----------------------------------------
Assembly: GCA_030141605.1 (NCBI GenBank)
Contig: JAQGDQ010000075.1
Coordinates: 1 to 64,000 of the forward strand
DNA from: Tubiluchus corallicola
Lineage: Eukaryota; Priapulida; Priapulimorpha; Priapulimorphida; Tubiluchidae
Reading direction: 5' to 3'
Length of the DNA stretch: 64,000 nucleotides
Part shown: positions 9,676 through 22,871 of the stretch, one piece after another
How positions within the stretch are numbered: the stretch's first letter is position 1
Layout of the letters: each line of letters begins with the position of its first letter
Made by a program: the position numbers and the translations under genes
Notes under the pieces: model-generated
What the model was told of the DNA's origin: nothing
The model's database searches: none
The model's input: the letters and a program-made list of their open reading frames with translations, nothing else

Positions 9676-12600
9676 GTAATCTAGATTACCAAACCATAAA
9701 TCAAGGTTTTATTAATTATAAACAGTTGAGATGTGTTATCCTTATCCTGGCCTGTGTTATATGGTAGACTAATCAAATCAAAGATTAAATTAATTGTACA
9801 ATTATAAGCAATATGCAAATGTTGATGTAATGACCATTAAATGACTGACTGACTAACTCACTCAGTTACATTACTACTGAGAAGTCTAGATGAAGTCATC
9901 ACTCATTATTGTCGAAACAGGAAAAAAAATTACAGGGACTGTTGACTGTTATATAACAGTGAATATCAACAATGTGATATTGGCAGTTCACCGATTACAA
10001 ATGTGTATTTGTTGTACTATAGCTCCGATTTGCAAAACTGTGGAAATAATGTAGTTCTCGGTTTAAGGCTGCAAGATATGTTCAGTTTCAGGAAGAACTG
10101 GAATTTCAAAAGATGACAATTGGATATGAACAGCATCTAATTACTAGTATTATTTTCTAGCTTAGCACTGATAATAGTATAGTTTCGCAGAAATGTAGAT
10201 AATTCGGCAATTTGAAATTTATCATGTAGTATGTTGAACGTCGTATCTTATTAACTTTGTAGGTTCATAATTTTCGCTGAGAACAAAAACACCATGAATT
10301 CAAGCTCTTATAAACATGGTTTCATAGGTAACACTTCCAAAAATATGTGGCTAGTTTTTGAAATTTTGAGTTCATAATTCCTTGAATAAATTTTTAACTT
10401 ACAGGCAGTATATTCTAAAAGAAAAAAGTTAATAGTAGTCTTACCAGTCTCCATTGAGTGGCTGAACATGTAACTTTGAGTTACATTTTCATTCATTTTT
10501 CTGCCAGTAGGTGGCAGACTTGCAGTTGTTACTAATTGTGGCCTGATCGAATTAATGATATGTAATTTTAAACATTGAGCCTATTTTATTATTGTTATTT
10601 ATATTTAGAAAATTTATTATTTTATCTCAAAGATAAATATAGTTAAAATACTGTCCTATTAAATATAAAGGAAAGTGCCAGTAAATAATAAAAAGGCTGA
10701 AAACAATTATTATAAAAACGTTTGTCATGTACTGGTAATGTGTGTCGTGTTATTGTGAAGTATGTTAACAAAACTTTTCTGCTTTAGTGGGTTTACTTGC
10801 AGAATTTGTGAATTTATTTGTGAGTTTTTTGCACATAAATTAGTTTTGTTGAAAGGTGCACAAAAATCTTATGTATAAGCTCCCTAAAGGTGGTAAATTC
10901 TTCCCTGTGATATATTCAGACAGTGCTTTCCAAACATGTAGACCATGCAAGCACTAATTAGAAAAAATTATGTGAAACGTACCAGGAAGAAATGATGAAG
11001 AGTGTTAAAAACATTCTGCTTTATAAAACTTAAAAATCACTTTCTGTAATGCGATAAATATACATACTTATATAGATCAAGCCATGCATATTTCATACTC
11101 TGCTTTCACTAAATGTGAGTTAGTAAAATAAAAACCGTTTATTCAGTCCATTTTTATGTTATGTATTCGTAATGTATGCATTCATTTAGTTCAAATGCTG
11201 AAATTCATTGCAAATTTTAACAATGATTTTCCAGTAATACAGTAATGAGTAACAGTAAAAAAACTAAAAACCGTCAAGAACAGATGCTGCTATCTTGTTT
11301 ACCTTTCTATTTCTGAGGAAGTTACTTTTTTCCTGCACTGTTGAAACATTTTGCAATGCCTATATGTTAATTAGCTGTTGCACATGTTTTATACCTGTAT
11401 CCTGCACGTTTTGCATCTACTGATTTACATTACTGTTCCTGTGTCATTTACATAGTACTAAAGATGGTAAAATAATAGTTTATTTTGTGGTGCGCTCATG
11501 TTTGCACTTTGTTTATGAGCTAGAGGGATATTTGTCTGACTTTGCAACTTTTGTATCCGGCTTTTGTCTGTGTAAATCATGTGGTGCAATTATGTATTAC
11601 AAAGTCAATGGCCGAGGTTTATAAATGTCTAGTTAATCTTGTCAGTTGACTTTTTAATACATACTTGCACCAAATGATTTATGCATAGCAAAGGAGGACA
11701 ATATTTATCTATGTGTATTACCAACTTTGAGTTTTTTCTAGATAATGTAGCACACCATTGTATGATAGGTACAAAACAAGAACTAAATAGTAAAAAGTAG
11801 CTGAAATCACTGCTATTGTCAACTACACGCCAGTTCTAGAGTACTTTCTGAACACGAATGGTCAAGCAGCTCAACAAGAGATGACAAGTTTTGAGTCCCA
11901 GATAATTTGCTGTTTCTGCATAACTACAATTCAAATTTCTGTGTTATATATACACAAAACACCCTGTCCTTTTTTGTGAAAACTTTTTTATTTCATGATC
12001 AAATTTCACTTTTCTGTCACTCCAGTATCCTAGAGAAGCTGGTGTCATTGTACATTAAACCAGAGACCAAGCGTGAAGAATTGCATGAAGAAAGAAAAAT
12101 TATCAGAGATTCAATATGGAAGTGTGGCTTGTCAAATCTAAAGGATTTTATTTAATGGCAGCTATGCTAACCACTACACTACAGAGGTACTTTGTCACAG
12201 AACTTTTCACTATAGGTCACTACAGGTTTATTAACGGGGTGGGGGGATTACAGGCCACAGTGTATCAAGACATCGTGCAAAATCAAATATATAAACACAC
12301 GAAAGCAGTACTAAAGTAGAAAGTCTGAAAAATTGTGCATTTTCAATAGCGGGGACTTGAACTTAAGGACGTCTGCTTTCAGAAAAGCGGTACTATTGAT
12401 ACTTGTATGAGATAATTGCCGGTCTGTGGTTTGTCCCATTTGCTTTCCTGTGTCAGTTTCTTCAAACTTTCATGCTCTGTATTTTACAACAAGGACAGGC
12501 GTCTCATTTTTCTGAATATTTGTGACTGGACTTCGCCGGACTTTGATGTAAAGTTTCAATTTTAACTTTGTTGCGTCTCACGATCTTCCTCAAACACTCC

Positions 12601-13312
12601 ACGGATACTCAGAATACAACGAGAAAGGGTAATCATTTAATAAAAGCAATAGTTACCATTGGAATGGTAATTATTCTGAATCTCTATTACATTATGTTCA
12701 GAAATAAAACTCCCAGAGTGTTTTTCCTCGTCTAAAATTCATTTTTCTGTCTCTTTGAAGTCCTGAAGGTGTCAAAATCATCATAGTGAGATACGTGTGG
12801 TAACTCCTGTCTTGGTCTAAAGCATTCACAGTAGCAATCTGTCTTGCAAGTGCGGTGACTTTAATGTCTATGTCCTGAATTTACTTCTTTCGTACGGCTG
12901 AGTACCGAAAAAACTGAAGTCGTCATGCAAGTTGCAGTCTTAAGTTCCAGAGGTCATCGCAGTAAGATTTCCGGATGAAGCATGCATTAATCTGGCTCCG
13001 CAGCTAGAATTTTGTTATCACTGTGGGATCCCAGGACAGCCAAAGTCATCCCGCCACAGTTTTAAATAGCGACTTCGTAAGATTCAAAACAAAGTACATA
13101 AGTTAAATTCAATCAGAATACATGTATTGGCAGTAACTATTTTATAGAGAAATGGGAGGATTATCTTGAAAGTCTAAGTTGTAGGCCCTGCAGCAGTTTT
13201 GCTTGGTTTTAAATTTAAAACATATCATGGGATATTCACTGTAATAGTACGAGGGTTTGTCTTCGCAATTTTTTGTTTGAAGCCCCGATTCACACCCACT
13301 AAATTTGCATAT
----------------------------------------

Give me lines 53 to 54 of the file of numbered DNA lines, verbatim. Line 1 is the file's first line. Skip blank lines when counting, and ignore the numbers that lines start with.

13101 AGTTAAATTCAATCAGAATACATGTATTGGCAGTAACTATTTTATAGAGAAATGGGAGGATTATCTTGAAAGTCTAAGTTGTAGGCCCTGCAGCAGTTTT
13201 GCTTGGTTTTAAATTTAAAACATATCATGGGATATTCACTGTAATAGTACGAGGGTTTGTCTTCGCAATTTTTTGTTTGAAGCCCCGATTCACACCCACT